“The Guide of Good Choices at the Supermarket” was published on Thursday, and it made for worrying reading for regular supermarket shoppers.
The nutritionists behind the publication studied 800 common supermarket foods for the guide, and decided that 323 products “should be avoided”.
A further 107 items “should be banished from shopping trolleys because of their additives, or the poor quality of the raw materials”.
The front cover of the guide, for example, shows a comparison between two packs of biscuits: On the left side the Petits Sablés get a big “oui” and are listed as having just four ingredients and no additives.
On the other side the Petit Brun Extra biscuits get a “non” for their 11 ingredients and five additives (not to mention the high glycemic index).
Other products to get the “non” included:
Tropical's Sunny Delight flavoured juice
Matin Délice juice from Andros
Tarama's cod eggs (Oeufs de cabillaud)
Salmon entrée (entrée au saumon) from Odyssee
Packeted roast pork (Rôti de porc) from Fleury Michon
Smoked ham roast (Rôti de jambon fumée) from Herta
Cooked ham (jambon cuit) from Bonjour de campagne
The guide also included the products worth praising, often including items made by the same brands that were behind the “banned” products.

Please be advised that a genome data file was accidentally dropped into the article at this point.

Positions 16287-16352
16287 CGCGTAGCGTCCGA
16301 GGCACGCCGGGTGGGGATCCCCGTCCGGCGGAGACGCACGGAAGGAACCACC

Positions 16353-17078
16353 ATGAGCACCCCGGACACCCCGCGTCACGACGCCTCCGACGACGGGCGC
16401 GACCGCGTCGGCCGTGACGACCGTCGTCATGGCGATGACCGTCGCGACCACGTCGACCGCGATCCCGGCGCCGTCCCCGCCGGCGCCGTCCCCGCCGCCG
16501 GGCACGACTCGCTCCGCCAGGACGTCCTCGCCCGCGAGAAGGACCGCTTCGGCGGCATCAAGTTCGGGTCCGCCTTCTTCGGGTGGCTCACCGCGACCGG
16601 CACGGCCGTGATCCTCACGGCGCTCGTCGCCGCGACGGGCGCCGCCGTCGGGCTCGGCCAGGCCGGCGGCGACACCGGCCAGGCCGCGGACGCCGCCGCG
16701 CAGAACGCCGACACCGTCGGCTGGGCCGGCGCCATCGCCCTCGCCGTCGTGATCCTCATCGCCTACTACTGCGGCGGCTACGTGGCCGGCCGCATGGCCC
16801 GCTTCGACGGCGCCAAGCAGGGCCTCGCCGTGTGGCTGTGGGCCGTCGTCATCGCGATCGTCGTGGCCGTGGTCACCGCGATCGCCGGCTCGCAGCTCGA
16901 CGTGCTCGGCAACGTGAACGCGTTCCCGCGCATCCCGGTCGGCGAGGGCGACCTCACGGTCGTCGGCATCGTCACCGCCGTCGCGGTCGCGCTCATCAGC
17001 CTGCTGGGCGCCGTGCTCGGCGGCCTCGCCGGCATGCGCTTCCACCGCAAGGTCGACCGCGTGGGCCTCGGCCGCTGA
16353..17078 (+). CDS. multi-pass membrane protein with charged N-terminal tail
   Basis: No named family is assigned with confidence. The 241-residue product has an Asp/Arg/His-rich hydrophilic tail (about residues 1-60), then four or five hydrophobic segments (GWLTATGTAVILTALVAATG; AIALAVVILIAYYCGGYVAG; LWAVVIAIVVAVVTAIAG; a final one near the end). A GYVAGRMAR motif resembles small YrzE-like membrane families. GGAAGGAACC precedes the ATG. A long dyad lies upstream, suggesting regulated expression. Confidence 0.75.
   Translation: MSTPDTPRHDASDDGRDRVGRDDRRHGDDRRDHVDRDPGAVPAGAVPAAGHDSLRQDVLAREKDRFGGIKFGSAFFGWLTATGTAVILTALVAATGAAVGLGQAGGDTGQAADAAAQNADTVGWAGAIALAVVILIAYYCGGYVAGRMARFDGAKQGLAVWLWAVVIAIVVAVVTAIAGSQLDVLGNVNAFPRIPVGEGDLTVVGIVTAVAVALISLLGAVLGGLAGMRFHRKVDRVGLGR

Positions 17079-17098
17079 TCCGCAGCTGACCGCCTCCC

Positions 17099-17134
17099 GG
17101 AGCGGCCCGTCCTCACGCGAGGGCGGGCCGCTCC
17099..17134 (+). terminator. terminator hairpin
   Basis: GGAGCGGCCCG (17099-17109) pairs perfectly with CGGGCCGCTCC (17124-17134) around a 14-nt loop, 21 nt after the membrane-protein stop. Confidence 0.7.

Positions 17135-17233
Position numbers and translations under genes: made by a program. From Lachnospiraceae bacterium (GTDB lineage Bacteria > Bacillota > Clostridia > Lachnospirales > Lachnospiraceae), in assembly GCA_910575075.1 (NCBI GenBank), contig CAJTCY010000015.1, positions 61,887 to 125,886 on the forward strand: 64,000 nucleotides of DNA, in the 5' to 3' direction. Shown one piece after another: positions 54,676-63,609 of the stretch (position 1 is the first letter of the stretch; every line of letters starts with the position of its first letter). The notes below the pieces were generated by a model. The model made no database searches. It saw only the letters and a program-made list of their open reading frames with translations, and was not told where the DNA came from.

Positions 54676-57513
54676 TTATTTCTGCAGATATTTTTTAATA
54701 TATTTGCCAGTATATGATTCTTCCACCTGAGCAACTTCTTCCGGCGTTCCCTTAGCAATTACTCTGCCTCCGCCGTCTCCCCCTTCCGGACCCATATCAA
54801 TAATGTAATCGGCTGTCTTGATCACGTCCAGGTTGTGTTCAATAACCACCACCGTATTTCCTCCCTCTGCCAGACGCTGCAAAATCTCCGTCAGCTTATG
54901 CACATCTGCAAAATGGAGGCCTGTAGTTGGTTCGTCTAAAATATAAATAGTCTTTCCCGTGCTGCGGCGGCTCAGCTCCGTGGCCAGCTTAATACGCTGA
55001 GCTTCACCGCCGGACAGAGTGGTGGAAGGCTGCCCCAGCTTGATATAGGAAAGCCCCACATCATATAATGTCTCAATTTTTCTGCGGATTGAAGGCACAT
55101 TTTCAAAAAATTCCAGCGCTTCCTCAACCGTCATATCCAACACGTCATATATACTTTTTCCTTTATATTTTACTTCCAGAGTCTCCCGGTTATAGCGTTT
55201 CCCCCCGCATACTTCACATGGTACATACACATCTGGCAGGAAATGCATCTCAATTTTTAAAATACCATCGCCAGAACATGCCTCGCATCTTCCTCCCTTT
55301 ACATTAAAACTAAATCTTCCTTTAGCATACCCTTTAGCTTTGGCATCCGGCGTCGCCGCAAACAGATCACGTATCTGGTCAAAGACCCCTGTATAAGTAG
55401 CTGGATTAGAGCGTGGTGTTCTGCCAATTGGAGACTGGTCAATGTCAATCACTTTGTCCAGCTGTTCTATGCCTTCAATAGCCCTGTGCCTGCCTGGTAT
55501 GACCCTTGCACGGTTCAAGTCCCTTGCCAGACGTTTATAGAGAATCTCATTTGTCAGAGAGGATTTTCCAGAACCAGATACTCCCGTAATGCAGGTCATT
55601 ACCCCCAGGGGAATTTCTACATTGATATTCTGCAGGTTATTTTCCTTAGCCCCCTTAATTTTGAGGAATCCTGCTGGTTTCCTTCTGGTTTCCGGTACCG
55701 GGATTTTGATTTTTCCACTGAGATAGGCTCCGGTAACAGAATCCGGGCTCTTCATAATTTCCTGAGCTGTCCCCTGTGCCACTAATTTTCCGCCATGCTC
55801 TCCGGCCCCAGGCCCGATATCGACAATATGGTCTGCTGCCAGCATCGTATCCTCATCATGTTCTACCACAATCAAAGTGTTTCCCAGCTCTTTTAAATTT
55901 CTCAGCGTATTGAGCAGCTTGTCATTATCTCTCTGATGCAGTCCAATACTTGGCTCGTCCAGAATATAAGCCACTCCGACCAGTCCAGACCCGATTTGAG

Some of these included: Tropicana's Ruby Breakfast flavour, the Jus d'Orange from Monoprix, salmon tartare from Carrefour, and tuna steaks from Coraya.
The full list can be seen for €15 by buying the guide.
The editor of the guide, Thierry Souccar, said that he had come across “horrors” in the supermarkets while making the book, which is now in its seventh edition.
For example, he said for some gluten-free products trying to replicate the taste and feel of wheat grass, producers were adding too many emulsifiers and additives.
“The product ends up being completely removed from the intended nutritional ideal,” he told Europe 1.
Another nutritionist told the channel that while these products did indeed include potentially harmful products, it didn't mean that shoppers should immediately avoid them.
“Eaten in small amounts, none of these products is really dangerous,” Patrick Serog said, adding that anything truly dangerous would be withdrawn from sale immediately.
The guide suggests shoppers should always choose the product with the shortest list of ingredients on the back.
Consumers should also aim to buy food items that are comprised of ingredients that can be found in your cupboards, like wheat and sugar, rather than modified starch and glucose syrup.